Heavy pot users are nearly two times more likely to have a heart attack after common types of surgeries as those who don't use the drug, a new study shows.
"While cannabis is often purported as being safe or benign, we don't fully understand the health implications of this drug, particularly in heavy users," said study author Dr. Karim Ladha, a clinician-scientist at the Li Ka Shing Knowledge Institute of St. Michael's Hospital in Toronto.
"The results of this study make it clear that we need to pay more attention to cannabis users undergoing surgery," he added in a hospital news release.
The findings were culled from an analysis of the medical records of more 4 million U.S. adults who had one of 11 common elective surgeries including knee or hip replacement, gallbladder removal, cesarean section, hysterectomy and hernia repair between 2006 and 2015.
There was no difference in overall outcomes between patients who had a marijuana use disorder and those who did not, but in addition to heart risks there was evidence that patients with marijuana use disorders may also be at increased risk for stroke, according to the researchers.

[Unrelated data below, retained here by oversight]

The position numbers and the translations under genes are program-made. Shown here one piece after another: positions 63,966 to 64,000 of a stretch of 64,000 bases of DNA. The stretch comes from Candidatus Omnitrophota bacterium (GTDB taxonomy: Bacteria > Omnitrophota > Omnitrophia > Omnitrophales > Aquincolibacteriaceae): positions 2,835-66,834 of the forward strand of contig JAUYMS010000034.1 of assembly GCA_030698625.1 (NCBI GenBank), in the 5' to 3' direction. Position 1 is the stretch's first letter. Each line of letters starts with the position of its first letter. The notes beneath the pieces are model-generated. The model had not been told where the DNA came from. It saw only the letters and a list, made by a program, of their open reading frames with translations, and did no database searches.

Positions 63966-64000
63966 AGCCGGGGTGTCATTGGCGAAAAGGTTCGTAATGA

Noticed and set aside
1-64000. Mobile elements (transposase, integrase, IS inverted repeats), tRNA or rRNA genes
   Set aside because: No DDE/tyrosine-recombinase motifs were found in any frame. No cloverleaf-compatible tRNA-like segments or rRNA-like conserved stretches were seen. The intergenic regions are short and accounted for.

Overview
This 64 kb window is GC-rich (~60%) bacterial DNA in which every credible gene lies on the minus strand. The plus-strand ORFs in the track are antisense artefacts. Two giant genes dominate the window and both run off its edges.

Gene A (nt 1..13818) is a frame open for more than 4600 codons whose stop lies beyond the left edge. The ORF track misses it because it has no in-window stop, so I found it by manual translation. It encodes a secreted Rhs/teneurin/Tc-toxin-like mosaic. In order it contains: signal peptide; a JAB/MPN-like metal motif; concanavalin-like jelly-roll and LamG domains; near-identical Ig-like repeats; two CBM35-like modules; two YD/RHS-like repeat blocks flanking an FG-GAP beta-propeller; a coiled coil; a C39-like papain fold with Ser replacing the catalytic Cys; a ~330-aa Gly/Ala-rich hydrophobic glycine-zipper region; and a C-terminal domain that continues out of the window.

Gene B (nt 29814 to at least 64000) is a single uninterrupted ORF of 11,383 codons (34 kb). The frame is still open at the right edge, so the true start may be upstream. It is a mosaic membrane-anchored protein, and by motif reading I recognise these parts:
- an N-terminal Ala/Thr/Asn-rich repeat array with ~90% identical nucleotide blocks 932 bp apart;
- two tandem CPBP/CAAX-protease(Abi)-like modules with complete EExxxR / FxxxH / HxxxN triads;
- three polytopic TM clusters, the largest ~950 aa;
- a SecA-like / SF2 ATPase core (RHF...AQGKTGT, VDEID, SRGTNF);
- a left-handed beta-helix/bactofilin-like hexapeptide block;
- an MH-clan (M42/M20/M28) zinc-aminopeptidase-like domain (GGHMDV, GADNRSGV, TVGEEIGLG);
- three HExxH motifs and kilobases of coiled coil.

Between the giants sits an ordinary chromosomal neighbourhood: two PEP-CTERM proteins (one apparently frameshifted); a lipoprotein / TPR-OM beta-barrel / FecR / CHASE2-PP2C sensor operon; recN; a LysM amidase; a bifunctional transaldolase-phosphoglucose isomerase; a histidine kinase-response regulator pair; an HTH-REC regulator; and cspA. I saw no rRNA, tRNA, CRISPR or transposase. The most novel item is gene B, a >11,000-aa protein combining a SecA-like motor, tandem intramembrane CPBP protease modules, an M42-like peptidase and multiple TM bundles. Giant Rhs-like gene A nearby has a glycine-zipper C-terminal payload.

They also found that the rate of marijuana addiction or abuse among surgical patients rose significantly over the study period.
The study was published recently in the journal Anesthesiology.
The finding is the first step in determining what is the association between marijuana use disorders and surgical outcomes, according to Ladha, since the study did not prove that heavy pot use directly causes heart risks to rise after surgery.
In future research, Ladha plans to follow surgical patients with marijuana use disorder using a more detailed method of data collection to confirm the association between marijuana use disorder and an increased risk of heart attack.
The American Academy of Family Physicians has more on heart attack.
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